CamStent Ltd, an emerging medical materials company, has announced today the results from a study which demonstrate that the Company’s first product from its surface coating platform exerts strong antimicrobial effects against the organisms primarily responsible for hospital-acquired urinary-tract infections. The Company also announced that it has closed £350K ($570K) of seed funding from a consortium of business angels. The funding will be used to optimise the Company’s product for licensing and clinical use. http://t.co/osDfDaI
This one is kind of a big deal, as my daughter says.
This is our first major press release as a company: it went worldwide and it was gratifying to see the twittersphere light up with the news after it went out on BusinessWire. Behind the announcement is 18 months of hard work by our university researchers, endless pitches by Clare and I , support from financial and service folks, and valued cash and ideas from our 16 angel investors. I can’t overestimate the importance of attaching the coating to silastic substrates, and of demonstrating an antimicrobial effect on the relevant protozoa. We’ve got a lot of work ahead, but a solid base of knowledge and funding to work from.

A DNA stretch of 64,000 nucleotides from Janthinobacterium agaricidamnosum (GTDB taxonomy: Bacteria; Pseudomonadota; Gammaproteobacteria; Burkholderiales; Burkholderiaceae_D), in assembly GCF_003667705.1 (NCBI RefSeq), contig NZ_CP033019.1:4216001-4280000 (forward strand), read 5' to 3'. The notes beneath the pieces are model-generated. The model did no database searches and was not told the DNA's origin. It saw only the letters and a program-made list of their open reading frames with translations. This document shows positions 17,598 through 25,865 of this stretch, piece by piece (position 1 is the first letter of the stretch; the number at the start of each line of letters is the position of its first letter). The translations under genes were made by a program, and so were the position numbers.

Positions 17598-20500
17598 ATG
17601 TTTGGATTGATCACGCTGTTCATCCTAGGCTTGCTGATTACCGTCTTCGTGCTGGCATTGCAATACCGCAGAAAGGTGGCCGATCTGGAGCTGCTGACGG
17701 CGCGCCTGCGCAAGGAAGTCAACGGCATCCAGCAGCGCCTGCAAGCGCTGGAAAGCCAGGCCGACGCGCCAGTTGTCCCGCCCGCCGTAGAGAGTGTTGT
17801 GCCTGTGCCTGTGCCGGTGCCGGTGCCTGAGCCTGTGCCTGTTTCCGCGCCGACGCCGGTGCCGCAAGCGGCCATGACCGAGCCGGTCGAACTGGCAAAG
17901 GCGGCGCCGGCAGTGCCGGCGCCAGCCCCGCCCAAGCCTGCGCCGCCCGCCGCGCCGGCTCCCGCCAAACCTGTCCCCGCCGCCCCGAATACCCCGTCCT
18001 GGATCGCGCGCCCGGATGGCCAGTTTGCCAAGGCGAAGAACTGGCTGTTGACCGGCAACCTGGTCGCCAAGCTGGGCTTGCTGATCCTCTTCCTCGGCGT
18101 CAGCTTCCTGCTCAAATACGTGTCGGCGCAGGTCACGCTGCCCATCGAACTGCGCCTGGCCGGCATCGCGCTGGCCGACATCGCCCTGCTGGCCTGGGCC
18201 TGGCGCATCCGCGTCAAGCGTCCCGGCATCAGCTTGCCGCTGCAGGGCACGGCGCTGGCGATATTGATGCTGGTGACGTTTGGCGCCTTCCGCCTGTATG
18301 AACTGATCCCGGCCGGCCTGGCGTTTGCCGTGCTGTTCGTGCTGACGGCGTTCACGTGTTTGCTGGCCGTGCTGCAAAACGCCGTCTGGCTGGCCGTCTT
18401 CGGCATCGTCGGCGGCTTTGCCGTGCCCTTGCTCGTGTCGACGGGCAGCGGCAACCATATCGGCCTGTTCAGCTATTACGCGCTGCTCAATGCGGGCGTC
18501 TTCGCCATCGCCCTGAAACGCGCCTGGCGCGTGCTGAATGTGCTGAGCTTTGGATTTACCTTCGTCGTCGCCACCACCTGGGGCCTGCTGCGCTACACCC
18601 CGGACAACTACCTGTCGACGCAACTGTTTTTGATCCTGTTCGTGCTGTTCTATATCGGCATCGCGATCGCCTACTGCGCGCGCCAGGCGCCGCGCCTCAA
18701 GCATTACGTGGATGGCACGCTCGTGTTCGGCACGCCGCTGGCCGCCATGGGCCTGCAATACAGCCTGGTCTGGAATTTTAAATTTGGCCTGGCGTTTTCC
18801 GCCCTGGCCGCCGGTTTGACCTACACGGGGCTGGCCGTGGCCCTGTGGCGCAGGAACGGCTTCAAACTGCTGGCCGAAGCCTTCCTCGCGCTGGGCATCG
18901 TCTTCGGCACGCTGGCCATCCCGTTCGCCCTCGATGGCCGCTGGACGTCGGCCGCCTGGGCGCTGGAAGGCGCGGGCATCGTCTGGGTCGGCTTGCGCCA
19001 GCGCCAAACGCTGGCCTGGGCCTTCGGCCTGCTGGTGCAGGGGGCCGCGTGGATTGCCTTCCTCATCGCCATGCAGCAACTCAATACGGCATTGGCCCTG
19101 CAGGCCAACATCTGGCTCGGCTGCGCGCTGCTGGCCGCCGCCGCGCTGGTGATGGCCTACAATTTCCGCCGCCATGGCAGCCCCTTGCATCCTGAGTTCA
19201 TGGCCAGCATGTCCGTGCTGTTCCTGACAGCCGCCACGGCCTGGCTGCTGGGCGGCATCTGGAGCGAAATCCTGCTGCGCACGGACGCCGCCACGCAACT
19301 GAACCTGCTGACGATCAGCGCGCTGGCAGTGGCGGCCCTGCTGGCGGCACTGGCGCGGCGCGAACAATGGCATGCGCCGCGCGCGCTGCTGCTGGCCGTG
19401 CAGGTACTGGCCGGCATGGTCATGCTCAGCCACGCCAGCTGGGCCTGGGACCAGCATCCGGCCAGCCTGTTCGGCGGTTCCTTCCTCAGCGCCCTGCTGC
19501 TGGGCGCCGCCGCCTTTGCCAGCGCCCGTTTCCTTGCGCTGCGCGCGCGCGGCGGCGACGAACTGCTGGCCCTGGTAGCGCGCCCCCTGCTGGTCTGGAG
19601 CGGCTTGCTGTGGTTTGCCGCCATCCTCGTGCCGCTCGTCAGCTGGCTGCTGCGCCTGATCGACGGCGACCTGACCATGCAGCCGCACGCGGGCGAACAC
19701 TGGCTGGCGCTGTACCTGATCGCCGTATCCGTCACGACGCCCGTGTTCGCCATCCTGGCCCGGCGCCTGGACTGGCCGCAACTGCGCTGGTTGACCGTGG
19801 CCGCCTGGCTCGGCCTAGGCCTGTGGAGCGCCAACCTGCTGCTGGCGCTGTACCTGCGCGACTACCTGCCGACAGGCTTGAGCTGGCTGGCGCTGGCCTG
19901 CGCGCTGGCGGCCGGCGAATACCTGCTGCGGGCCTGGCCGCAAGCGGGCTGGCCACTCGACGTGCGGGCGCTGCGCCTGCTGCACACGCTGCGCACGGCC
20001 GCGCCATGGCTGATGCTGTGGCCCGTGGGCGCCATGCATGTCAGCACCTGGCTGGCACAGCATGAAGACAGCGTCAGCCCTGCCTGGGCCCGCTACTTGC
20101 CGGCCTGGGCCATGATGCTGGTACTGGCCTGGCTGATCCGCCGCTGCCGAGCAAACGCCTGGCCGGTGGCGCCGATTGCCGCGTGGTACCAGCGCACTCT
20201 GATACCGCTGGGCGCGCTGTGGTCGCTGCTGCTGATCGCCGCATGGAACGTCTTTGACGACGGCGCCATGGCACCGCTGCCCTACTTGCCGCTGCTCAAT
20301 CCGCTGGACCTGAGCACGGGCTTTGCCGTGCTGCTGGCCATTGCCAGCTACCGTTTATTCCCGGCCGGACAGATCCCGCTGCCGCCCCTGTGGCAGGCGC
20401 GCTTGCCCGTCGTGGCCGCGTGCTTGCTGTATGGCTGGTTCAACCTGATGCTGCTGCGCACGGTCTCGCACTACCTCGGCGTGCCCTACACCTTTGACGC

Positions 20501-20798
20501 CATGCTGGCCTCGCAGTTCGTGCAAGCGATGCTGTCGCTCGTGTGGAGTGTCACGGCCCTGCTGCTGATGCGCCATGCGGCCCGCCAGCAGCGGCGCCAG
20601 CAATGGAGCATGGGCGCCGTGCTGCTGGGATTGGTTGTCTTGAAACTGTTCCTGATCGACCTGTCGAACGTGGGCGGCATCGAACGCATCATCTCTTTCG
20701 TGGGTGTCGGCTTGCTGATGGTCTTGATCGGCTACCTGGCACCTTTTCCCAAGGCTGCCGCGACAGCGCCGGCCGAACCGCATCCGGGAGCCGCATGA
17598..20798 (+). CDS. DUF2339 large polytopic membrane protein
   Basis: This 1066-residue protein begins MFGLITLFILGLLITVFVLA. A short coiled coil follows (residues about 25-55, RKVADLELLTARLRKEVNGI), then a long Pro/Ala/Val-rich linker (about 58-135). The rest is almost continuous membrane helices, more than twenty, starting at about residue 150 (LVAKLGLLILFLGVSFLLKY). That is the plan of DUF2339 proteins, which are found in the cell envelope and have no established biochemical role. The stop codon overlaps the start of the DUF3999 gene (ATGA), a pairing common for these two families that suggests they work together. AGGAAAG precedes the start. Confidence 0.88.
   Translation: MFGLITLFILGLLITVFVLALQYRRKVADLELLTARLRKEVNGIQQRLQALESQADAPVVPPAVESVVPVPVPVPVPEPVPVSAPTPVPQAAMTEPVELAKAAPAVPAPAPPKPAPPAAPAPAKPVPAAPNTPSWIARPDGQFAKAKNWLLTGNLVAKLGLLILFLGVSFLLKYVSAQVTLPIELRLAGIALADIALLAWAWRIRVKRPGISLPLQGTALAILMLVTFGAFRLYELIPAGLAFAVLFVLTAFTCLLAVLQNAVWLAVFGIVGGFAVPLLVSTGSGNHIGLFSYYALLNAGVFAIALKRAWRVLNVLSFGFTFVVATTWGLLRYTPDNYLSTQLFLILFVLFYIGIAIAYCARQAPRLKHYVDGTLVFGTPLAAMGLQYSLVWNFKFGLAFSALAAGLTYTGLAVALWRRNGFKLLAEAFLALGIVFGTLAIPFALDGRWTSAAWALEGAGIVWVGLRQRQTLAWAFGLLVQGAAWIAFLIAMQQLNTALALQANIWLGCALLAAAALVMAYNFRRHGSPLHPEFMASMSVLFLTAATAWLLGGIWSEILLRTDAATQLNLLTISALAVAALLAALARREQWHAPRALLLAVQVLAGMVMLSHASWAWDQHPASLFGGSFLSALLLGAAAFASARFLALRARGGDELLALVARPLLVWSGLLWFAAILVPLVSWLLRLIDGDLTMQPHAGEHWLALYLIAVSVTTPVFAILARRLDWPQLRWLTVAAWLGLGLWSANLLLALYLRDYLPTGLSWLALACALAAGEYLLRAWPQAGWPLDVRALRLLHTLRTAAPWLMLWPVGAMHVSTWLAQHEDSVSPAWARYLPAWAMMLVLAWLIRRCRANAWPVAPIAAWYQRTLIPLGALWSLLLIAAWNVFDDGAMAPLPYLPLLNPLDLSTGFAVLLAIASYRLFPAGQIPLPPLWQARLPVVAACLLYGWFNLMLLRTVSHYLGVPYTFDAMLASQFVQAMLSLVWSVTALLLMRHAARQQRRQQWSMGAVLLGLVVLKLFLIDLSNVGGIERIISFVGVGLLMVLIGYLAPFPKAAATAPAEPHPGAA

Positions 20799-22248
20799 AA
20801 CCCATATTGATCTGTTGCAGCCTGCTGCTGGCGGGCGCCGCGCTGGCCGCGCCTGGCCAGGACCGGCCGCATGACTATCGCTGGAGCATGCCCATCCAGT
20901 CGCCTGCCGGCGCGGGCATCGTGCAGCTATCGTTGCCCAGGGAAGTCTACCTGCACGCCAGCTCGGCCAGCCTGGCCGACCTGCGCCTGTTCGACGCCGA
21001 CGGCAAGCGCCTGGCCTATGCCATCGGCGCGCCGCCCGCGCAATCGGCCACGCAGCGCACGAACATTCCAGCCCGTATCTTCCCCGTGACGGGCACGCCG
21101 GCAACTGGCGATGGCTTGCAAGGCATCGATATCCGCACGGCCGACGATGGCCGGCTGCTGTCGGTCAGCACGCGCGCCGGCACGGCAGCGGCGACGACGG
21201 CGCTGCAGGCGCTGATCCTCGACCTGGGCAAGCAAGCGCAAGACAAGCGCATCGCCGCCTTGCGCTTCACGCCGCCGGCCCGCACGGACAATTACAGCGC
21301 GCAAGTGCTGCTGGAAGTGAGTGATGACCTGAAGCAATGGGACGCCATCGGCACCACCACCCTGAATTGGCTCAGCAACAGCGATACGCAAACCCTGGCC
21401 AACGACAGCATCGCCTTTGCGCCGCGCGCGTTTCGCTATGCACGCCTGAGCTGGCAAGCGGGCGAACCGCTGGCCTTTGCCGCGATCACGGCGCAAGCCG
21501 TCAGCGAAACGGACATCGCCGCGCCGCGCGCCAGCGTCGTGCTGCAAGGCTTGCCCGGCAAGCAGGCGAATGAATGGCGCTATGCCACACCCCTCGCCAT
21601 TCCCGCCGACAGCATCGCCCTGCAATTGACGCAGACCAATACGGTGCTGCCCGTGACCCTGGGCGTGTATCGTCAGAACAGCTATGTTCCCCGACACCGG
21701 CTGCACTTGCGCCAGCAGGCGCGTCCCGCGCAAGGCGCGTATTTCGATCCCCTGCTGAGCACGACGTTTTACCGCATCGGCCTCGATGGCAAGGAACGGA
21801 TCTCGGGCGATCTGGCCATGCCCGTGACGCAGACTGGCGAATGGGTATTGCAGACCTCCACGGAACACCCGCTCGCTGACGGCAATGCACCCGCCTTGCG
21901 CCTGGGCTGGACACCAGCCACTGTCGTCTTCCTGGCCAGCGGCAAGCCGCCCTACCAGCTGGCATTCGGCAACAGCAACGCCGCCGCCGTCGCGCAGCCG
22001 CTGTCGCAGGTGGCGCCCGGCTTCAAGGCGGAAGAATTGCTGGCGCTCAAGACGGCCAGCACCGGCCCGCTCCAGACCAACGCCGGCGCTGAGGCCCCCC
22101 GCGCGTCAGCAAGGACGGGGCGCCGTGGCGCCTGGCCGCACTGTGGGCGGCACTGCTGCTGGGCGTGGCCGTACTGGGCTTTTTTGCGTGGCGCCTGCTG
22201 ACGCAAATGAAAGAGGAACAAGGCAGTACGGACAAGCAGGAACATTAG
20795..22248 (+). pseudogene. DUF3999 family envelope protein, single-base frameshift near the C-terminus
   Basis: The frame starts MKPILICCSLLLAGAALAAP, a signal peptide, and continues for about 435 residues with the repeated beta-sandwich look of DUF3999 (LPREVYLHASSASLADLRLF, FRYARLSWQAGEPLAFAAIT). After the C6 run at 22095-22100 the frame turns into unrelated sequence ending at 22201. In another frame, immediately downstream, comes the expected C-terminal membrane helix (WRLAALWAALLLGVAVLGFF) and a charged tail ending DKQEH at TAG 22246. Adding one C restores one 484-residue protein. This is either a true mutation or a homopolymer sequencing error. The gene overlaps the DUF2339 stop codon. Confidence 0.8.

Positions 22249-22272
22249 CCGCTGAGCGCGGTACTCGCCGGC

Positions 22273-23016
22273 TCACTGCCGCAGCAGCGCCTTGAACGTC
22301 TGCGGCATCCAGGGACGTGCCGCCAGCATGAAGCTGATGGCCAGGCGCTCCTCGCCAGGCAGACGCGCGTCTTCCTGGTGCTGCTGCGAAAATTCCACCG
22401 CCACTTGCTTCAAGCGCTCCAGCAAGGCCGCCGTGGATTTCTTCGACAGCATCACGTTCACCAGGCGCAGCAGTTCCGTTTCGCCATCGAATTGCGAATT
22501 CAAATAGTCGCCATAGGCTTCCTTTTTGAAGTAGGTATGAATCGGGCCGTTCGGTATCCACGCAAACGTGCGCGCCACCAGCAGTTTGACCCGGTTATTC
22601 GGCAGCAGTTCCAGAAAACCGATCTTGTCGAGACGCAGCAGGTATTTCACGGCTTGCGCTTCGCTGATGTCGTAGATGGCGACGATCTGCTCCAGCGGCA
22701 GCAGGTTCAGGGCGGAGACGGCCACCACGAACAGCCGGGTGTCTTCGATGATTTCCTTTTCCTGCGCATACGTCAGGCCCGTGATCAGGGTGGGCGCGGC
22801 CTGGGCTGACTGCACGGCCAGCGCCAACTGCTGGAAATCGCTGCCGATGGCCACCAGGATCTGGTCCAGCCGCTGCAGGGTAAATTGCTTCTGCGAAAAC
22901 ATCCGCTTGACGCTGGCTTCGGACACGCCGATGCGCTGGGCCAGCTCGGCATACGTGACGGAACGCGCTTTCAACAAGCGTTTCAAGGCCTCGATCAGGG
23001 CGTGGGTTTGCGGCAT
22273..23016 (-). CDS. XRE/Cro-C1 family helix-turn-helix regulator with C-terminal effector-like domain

The press release took a month to finalize: this turns out to be one of those tasks that everyone feels competent to do. And, when they all do, incompatible versions pile up and the whole exercise starts to circle. I brought along a micro-business PR firm, Zyme Communications, and left it to Lorna, the professional objectivity helped and we got to a version that mostly everyone was mostly happy with.
The final, shipped version had one minor error, despite reviews and re-reviews. Frustrating: it is really hard to achieve perfection, conveying the facts and being internally consistent. In science, a bit of evidence that doesn’t fit a model generates new hypotheses. Measurements are made, models are refined and knowledge revealed. In procedural law (on television), that bit that doesn’t fit is the loose end that brings down the criminal. Shows from Columbo to Suits challenge us to remember and correlate the a body of facts to find the thing that doesn’t belong, the telltale that the detective never misses.
I think that we have become oversensitized to the value of these inconsistencies, though. Approaching the anniversary of 9/11, it’s striking how imperfections have become cast as inaccuracies, then as ground for conspiracies. From Lone Gunmen to Birthers, fact-finding commissions that fail to be complete or consistent feed speculation. Wikipedia even keeps a list.
I try to be complete: I really try to be both correct and consistent. But efforts fall short of perfection (perhaps intentionally – a subconscious Persian Flaw?). But often it’s just a simple mistake rather than a ‘tell.
My investigator quietly pointed it out and we quickly corrected it without developing a conspiracy about how it slipped in there.
And, in the end, that let us all keep the focus where it belonged: celebrating the moment.